On June 26, 2003, the Supreme Court ruled in the case of Lawrence V. Texas, that sodomy laws are in direct violation of the fourteenth amendment, which grants citizens equal protection under the law. Five justices believed that sodomy laws intrude on the right of liberty guaranteed to all Americans in the constitution. According to Justice Kennedy:
Liberty protects the person from unwarranted government intrusions into a dwelling or other private places. In our tradition the State is not omnipresent in the home. And there are other spheres of our lives and existence, outside the home, where the State should not be a dominant presence.
Freedom extends beyond spatial bounds. Liberty presumes an autonomy of self that includes freedom of thought, belief, expression, and certain intimate conduct. The instant case involves liberty of the person both in its spatial and more transcendent dimensions.4
Here, Justice Kennedy argues that the fourteenth armament protects the right of consenting adults to engage in some sexual conduct. Therefore, sodomy laws unfairly encroached on the privacy of heterosexual and homosexual couples.
The War on Oral Sex
Despite the Supreme Court’s historic ruling in Lawrence V. Texas, many states continued to enforce and introduce new sodomy laws. In 2013, Virginia’s GOP gubernatorial candidate, Ken Cuccinelli, attempted to reinstate Virginia’s Crimes against Nature Act.6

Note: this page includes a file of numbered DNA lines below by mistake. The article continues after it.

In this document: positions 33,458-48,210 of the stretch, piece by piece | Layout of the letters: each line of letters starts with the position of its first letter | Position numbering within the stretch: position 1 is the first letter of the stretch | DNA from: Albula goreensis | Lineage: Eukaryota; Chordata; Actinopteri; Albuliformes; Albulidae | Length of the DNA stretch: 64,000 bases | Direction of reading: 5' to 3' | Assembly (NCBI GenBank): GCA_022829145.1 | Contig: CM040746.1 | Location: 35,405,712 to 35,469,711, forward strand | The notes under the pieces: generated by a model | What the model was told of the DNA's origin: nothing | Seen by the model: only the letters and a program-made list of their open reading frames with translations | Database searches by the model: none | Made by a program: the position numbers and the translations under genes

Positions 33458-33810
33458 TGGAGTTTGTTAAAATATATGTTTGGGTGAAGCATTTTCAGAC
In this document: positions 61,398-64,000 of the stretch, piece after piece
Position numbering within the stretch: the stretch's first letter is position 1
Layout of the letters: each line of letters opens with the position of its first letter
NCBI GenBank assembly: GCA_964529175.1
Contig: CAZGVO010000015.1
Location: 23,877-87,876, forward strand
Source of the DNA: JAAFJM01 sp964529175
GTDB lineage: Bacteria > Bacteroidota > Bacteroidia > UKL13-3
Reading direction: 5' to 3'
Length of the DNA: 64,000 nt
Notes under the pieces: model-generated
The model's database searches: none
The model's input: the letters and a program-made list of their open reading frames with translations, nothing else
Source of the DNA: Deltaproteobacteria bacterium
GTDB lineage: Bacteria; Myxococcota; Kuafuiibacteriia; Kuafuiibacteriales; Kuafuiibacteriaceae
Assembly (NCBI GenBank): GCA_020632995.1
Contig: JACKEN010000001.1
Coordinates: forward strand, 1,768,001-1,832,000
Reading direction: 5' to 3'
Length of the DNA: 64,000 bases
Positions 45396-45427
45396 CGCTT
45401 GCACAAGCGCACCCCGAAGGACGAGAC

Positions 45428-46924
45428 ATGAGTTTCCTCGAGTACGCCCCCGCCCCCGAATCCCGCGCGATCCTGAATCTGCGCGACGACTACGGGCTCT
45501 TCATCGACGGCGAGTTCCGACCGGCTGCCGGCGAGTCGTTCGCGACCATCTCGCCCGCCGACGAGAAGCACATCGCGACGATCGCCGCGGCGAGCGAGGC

This policy would have essentially outlawed oral sex between any two adults, regardless of gender. This sodomy law would have directly violated the Supreme Court’s ruling by proposing legislation that would interfere with the fourteenth amendment. On October 4, 2013, Virginian courts struck down Cuccinelli’s petition to remove Virginia’s anti-sodomy law, thus protecting and upholding individuals’ privacy rights.7
Although Virginia’s courts prevented the sodomy law from going into effect, Louisiana actively charged people with sodomy violations. On June 27, 2013, the newspaper, The Advocate of Baton Rouge, Louisiana, reported that the East Baton Rouge police department (EBRPD) had been arresting men “who discussed or agreed to meet privately to have consensual sex with undercover officers.”8
The police department stated that they had charged the men with violation of a state stature declaring “unnatural carnal copulation.”9 On June 30, the police department issued an apology to the victims of the sodomy law and assured the public that the policy would no longer be enforced.
However, state human rights groups such as Equality Louisiana stated that “it was really a case of targeting people.”10 Human rights activists believed that the police were discriminatory against the male homosexual population and ruined many people’s lives though incrimination and harassment.
The Fight to End Sodomy Laws
Many organizations, such as equal rights website Lambda Legal. are fighting the sodomy laws in the states that currently employ them to prevent discrimination against homosexuals (at whom many of these laws are targeted). A spokesman for Lambda Legal stated that the laws are still around to keep members of the LGBT community in their Place.11